Sustaining Future

Monday, December 31, 2007

Every household should breed these flies

By Paul Olivier on Tue Jun 24 13:30:01 2003 source

Yes, the post is several years old, but still worth your time to read:

Imagine a bioconversion process that reduces the weight and volume of food waste by over 95% within a matter of just a few hours. The process requires no energy, no electricity, no chemicals, not even water. The process is totally self-contained. It produces no effluent, and aside from a small amount of CO2, it produces no methane or other greenhouse gases. The process is housed within a container that resembles a small plastic garbage bin. The unit has no moving parts and requires no maintenance. Since it must be emptied but once a year, it eliminates altogether the collection, transport and landfilling of food waste. It can be situated out-of-doors in a shaded area, and any number of units can be coupled together to handle unlimited quantities of waste. The process generates very little odor, and at the same time, it very effectively repels houseflies and other filth-bearing flies. The unit requires very little expertise or experience to operate, it sells for less than $35 US dollars, and it can handle the daily food waste of more than 25 people. The process not only generates its own heat, but it also regulates and stabilizes heat to assure maximal bioconversion throughout the winter months.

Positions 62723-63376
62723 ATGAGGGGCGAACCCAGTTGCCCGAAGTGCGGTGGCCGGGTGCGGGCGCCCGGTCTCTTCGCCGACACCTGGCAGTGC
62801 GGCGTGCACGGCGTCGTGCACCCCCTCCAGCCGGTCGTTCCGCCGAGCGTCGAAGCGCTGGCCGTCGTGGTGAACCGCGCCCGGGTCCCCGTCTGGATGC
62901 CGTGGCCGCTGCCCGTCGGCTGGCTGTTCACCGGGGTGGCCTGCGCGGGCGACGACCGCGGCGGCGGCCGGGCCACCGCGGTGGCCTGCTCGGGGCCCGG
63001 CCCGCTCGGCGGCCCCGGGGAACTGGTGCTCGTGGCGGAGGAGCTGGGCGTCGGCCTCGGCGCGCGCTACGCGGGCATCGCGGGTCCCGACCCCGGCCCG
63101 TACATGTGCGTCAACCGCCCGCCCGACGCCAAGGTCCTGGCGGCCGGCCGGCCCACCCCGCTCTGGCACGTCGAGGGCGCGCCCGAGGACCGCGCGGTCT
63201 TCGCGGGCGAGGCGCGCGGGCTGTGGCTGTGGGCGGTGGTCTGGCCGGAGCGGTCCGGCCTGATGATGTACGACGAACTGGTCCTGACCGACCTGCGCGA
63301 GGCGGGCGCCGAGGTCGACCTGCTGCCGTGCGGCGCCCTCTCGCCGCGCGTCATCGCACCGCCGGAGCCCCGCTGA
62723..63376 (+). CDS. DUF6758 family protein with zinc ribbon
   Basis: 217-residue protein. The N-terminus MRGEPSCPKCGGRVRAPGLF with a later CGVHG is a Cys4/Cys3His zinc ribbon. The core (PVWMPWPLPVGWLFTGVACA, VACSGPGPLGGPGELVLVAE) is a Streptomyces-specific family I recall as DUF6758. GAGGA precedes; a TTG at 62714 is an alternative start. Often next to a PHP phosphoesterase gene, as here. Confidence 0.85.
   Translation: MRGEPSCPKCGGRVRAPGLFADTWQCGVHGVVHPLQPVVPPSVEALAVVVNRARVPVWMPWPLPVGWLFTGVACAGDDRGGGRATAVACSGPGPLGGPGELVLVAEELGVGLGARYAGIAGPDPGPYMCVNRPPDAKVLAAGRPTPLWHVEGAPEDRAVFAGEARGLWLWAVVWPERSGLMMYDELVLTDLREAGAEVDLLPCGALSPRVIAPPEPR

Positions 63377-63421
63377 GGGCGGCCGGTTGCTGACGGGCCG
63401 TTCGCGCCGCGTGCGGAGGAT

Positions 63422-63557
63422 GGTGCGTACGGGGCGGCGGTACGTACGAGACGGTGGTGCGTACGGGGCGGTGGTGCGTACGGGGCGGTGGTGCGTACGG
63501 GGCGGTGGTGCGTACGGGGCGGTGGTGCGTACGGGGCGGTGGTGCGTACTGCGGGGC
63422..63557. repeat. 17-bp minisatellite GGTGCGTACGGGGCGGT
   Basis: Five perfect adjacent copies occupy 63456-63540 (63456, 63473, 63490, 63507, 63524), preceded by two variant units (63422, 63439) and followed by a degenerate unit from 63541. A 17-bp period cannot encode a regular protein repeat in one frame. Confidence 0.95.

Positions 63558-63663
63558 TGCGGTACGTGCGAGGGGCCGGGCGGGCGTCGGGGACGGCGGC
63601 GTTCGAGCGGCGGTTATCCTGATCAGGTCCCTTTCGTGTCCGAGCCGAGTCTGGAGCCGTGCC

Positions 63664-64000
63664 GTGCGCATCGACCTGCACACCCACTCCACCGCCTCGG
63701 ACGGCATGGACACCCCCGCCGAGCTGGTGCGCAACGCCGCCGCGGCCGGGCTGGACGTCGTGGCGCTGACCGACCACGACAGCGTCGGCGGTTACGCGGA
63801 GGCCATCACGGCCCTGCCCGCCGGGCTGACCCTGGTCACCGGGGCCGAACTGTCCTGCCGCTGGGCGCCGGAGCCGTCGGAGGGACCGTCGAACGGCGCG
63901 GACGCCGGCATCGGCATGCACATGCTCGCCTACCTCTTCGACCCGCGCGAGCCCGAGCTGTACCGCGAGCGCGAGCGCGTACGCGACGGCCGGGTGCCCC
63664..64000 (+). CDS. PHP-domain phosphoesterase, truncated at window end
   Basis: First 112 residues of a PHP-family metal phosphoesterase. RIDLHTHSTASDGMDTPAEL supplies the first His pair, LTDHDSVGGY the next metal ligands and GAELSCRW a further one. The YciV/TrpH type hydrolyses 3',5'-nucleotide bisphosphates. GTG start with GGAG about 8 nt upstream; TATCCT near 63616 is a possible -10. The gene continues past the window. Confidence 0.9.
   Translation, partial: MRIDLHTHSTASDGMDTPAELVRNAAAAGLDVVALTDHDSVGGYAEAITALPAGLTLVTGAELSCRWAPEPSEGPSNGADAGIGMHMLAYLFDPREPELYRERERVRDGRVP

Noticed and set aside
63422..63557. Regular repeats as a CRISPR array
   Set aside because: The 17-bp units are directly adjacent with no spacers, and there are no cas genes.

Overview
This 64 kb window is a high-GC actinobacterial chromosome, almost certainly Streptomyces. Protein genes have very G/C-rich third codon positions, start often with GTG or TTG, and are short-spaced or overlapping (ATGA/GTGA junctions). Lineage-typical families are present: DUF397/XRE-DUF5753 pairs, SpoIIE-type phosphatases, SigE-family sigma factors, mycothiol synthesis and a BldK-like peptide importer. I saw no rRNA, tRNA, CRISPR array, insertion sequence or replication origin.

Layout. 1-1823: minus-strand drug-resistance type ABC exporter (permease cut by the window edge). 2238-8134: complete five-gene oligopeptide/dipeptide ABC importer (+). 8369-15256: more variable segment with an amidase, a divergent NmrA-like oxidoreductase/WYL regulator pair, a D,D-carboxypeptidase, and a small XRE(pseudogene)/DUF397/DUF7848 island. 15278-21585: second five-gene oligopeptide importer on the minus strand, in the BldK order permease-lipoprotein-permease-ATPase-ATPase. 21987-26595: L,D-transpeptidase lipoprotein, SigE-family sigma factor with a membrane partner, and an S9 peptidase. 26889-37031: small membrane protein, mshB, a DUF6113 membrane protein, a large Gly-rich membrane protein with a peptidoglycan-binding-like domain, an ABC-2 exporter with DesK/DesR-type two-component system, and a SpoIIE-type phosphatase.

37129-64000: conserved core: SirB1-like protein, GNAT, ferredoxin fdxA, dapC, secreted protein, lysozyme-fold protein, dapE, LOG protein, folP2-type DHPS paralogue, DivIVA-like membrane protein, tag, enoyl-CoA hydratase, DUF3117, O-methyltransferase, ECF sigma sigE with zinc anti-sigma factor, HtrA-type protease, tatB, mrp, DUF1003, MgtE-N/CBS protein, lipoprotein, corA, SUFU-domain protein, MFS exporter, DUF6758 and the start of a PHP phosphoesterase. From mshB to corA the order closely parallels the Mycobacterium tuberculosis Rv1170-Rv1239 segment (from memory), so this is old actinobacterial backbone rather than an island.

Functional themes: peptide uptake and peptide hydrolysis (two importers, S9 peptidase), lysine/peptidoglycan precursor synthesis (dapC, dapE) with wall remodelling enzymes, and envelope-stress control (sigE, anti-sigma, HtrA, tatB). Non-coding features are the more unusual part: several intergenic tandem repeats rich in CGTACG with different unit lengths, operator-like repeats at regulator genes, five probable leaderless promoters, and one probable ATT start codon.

With such efficiency and benefit, shouldn't every household breed some? It is Soldier Fly, native to America, but has already spread to the rest of the world including Australia. The conversion is done by its larvae.

[it] poses no threat to humans and has never been associated in any way with the transmission of disease. Yet at the same time, this benign creature possesses one of the most robust digestive systems within nature. It thrives in the presence of salts, alcohols, ammonia and a variety of food toxins. Upon reaching maturity, it migrates out of the unit and into a collection bucket without any human or mechanical intervention. This self-harvesting grub represents a bundle of nutrients that rivals in commercial value the finest fish meal. This creature can also be used to process poultry waste as well as human and swine feces.

more at



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